If you take the Tube to Colindale on the Northern Line and then hop on a 303 bus or walk for ten minutes, you arrive at the Royal Air Force Museum, open daily from 10 a.m. until 6 p.m., admission free. The place is full of planes, as might be expected, and has a wonderfully relaxed atmosphere (not nearly as frenetic as the Imperial War Museum) and a feeling of spaciousness. The Museum also mounts temporary exhibitions, and the one that drew my attention is of the pastel portraits of Eric Kennington (1888–1960), a war artist in both world wars, and an incomparable draughtsman, interesting painter and tough, inventive sculptor. The exhibition has been curated by the Kennington expert, Dr Jonathan Black, who has written a substantial and densely informative catalogue (£19.99 in paperback), with detailed entries for more than 100 individual pictures, to accompany and commemorate this display.
The Art Gallery is on the first floor, most easily accessed via the Conference Reception entrance, and is a large, dimly lit room with a couple of standing display cases containing uniforms, model aeroplanes and medals, and an array of Kennington’s pastel portraits around the walls. They’re all framed behind glass (which is essential to protect them) but the visitor is prevented from approaching them too closely by a safety barrier. The reflections on the glass (evidently non-reflective museum glass is too expensive an option) make them difficult to see from a distance, and the experience of viewing them would be greatly eased if the unnecessary ‘safety’ barrier were removed.
Kennington is rightly regarded as a supreme draughtsman, but are these works drawings or paintings? The colour and modelling has all the authority of painting, and though the pastel medium is essentially a linear one, Kennington’s approach is almost sculptural in its convincing three-dimensionality. The artist himself acknowledged this, explaining how he worked all over the surface of the paper at once and drew the head ‘as if it were a piece of sculpture in semi-darkness lit from a single source’. Many of the portraits loom powerfully out of the dark in this fashion, but others are placed against lighter grounds, a very few suggesting a specific setting. As John Brophy wrote in his book Britain’s Home Guard (1945), illustrated by Kennington: ‘He composes colour and shape into designs which satisfy the eye, and more than the eye. The effect is sharp, vivid, immediate, but it is an effect which reverberates in the mind, extends and subtilises itself, so that a picture which, at first sight, delivers a simple and direct message, later reveals, as it grows familiar, many auxiliary intimations of its purpose — and yet without losing its first unity and force.’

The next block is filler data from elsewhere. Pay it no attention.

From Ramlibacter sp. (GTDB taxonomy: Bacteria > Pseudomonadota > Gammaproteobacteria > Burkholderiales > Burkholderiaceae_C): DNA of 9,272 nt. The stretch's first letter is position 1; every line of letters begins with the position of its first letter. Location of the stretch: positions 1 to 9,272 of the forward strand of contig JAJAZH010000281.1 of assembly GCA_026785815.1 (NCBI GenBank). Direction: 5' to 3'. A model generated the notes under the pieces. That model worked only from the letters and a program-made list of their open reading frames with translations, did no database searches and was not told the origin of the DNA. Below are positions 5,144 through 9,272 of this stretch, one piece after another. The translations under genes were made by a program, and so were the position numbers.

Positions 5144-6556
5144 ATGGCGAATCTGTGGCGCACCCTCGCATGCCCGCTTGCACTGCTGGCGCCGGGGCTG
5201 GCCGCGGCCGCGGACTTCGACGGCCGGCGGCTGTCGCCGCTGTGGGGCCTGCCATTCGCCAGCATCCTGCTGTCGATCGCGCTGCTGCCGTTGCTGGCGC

The drawings are hung all round the room in a single line, their visionary realism making an extraordinary impact on the unprepared eye. These are powerful images, from the lantern-jawed Flight Lieutenant John Colin Mungo-Park DFC, to the more homely portrait of Sergeant Hampshire, 6th Battalion, Middlesex Home Guard, depicted in his front room wearing full uniform. Notice the heavy but effective dusting of light (yellow pastel) on the uniform of the first soldier in ‘Home Guard Anti-Aircraft Gunners’. A comparable image is ‘Coastal Defence Searchlight’, lent by the family of the artist. A particularly striking portrait is the carved-looking likeness of Air Chief Marshal Sir Charles Portal, which involves a certain amount of heroic idealisation, but is none the less effective for it. In quite a different mood is the remarkable allegorical pastel of the severely burned pilot Richard Hillary. Entitled ‘The Heart of England’, this depicts the figure of the young airman in the sky over England, reaching out a bandaged hand holding a red rose towards our green and pleasant land.